Worse is clearly to come. The rickety Rube Goldberg contraption called the European Union simply cannot handle the stresses that threaten to shake it today. Europe will be very lucky to come out of the present storm without much deeper damage than it has so far sustained.
The key as always is Germany; and while there is no European country better fitted to take on the responsibility, it is far from clear that Germany will rise to the occasion. Germany is economically rich and the stolid determination of German political culture is admirable; the present German government for all its faults is much more competent and farseeing than its predecessor. Germany and its leadership have not, however, yet risen to the measure of Europe’s crisis. Rigidly self-righteous attitudes combined with political inflexibility will not allow Germany to lead Europe out of its current troubles.
Meanwhile, Europe continues its relentless failure to manage urgent challenges at home and abroad. The Europeans are unwilling (and in some cases, unable) to make the investments that would keep NATO strong; the continuing refusal to take Turkey’s application for EU membership seriously further and decisively marginalizes Europe in the Middle East. Wishful thinking cannot substitute for policy when it comes to the question of immigration, and Europe’s deepening demographic crisis ensures not only a future of population decline but of economic decline and welfare state bankruptcy as well.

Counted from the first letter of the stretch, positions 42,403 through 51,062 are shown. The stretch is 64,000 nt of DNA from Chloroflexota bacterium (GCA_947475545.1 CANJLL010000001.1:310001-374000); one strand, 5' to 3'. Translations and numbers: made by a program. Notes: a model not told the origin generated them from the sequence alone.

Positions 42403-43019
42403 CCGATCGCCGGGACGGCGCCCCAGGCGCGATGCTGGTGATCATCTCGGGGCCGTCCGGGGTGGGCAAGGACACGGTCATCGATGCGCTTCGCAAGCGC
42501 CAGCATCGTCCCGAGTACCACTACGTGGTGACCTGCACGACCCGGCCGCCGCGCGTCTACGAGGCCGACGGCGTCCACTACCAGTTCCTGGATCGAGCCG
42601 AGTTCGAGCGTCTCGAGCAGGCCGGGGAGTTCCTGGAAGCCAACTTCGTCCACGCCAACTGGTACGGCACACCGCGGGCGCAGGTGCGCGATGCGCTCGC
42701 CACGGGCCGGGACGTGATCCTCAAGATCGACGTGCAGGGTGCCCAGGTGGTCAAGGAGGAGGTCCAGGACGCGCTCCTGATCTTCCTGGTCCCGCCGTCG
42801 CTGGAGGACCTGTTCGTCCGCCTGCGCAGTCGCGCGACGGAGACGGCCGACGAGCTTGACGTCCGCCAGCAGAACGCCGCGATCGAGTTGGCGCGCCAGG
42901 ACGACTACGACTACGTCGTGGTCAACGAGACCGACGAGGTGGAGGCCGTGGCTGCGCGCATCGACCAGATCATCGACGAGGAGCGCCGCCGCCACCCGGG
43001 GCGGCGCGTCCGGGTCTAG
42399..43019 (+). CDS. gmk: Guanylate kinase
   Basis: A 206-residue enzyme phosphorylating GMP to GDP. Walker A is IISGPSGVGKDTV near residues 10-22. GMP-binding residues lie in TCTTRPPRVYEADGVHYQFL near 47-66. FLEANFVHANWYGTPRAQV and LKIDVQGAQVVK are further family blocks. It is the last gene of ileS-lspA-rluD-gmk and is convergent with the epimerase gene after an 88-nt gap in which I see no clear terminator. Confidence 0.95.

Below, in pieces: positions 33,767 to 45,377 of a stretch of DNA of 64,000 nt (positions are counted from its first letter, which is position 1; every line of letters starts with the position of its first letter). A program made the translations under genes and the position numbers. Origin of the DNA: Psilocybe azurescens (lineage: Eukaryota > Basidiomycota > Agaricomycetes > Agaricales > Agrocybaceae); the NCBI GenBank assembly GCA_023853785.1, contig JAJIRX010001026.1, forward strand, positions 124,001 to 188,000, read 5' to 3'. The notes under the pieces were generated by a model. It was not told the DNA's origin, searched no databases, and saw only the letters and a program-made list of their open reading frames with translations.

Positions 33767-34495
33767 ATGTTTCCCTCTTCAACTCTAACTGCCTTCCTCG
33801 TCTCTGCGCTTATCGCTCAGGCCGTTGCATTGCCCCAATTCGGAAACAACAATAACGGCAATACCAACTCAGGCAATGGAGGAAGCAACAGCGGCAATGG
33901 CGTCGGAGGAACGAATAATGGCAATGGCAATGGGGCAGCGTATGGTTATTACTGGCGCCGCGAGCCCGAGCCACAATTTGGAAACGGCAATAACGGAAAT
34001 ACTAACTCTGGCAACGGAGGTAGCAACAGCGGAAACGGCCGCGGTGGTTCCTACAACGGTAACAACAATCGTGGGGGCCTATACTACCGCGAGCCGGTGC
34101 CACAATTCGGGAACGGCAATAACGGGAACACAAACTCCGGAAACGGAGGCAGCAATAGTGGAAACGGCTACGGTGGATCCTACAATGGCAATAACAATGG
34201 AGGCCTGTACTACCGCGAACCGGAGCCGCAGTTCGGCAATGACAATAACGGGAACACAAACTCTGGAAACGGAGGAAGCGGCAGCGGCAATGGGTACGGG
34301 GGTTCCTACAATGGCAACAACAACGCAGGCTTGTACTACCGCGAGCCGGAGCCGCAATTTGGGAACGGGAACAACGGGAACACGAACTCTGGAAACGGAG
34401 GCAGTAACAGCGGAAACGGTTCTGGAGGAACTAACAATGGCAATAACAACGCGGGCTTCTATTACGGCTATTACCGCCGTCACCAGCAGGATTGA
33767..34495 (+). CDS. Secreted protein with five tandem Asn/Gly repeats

This is a global tragedy and not merely a regional one; Europe has so much to offer the world, yet every day it is becoming less able to contribute to the common good, less able to play the role that only Europe can play in the construction of a more peaceful, more democratic and more prosperous human order.